John spoke to him for a while and then invited him in for something to eat.

https://johnlennon.com/news/curt-claudio/
That was on our tv some years ago, how impressive that John Lennon invited him in, just like a regular person, saying 'he was just a guy who wrote songs'.
Unbelievable.
 

skinny

Convict
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Glions
Oh yeah I remember that from the Imagine doco. I had the same response. How could a pop culture icon be so ... neighborly?

I adore Lennon. Recall the day he died. I was in the front seat of the car in our tiny rural town. Da was driving and had the midday news on the radio. I wondered why Da pulled over and stopped and turned up the volume and was staring straight ahead and I knew something was wrong. I looked around for the issue at hand (must've been 9yo or so) and not seeing anything out of the ordinary I asked him what's up?. He just held his hand up in that way Dads do to silence kids. Eventually he told me who John was and why he was important and how sad this event was. I don't recall where we were going at the time but I clearly remember where we were stopped right next to the Catholic church. I guess it was about then I started paying attention to pop music and dragging out my folks' vinyl records.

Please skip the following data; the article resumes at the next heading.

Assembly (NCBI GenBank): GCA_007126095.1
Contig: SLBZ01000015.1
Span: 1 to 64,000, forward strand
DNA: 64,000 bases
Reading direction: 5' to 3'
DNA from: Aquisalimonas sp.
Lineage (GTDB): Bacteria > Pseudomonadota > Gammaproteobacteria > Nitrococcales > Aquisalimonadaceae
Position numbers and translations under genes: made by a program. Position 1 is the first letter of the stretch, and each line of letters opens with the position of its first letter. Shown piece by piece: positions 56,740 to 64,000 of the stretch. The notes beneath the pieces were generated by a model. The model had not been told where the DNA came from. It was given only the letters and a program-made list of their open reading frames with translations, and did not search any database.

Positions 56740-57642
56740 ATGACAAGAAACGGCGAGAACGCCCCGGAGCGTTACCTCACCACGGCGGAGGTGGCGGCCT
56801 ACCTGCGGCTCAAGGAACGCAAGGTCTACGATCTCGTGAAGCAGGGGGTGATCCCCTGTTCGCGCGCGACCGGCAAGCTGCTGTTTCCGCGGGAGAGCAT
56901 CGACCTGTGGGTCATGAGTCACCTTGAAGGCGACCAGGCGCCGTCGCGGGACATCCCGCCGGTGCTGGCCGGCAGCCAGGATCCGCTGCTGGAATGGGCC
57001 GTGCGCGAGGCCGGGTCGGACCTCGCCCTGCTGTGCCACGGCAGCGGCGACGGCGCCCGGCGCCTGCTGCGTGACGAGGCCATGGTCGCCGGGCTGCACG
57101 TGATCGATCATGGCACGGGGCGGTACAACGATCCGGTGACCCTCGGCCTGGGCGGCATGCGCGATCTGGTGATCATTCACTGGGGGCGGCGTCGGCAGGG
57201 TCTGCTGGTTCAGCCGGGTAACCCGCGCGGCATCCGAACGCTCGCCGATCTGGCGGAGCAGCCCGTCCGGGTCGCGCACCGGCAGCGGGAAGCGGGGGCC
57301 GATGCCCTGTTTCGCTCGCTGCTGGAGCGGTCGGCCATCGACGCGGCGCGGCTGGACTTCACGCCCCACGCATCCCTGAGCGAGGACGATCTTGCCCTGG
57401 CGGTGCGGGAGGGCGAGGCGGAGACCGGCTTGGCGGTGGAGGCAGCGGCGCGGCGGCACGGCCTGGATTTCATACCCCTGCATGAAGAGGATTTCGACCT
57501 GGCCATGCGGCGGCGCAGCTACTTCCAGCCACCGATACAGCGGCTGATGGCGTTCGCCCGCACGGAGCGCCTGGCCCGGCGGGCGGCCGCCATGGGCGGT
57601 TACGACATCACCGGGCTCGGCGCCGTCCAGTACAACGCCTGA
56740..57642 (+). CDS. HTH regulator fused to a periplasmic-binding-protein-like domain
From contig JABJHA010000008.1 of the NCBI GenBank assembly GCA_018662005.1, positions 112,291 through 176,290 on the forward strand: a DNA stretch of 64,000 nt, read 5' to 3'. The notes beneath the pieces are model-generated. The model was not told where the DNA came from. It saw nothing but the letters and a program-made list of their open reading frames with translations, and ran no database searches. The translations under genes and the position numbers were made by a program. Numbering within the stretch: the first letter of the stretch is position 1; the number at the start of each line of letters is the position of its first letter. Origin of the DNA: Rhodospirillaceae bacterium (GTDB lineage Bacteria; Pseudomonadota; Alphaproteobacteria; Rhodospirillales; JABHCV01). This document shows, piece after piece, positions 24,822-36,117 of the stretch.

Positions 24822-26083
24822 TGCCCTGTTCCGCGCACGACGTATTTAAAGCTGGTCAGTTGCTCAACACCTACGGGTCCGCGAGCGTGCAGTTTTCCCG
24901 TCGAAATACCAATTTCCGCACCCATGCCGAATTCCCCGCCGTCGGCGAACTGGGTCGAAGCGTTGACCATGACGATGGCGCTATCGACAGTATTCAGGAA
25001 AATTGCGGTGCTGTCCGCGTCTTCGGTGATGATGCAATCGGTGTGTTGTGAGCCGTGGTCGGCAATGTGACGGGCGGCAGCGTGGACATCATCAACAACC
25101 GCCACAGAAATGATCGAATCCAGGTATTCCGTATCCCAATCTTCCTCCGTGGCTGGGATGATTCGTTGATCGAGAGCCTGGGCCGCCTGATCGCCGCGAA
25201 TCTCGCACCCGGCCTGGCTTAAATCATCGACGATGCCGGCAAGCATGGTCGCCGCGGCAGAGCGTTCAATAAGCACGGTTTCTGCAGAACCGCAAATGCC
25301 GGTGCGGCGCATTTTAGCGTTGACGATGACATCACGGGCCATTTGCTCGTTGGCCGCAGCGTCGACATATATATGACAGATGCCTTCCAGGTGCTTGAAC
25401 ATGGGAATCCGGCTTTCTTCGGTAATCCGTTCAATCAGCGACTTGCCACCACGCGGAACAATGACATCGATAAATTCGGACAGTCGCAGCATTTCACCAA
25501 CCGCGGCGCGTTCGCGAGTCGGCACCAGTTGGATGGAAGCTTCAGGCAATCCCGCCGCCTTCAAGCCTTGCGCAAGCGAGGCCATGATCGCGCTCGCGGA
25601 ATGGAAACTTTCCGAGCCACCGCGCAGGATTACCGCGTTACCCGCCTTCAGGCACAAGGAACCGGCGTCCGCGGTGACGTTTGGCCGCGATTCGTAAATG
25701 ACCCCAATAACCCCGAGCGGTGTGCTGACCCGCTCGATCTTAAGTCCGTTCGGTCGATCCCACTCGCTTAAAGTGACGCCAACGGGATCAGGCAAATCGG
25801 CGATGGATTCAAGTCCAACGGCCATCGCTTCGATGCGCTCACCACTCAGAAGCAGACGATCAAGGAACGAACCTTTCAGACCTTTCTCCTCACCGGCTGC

Sure could do with more of his kind these days. He was like our Ghandi. Born leader. Yet humble. Strange person, himself.

Soz for the minor derail.
 

uair01

Justified & Ancient
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Rotterdam
Today I had a very strange experience. In our Catholic parish we have more churches than priests, so from time to time a service is led by lay persons. I'm one of them. Today was the feast of Trinity Sunday, so I made an appropriate liturgy and sermon. I even quoted some poets and saints. I saw a new person in church who was looking quite skeptical through all this. I'm ok with that, because I assume I'm at most a tolerable, but probably mediocre, speaker.

But then at Holy Communion I distributed the Eucharist (consecrated by a "real" priest, previous Sunday) and the procedure is meant to go like this:
I: "The body of Christ"
Recipient: "Amen"

But with thjs new person it went like this:
I: "The body of Christ"
Recipient: "Would you really think so?"

To explain for non-Catholics: We have this thing called "presentia realis", which means that the Eucharist is really the body of Christ (Protestants don't agree with this). So a remark like this, at this moment, is either blasphemy or insensitive trolling. And then, after the service this same person critiqued my sermon for being totally within tradition and lacking any sharp edges or doubts.

Well ... and now I'm half exaggerating for theatrical effect and trolling :cool: and I'm half serious ... I see some possible interpretations: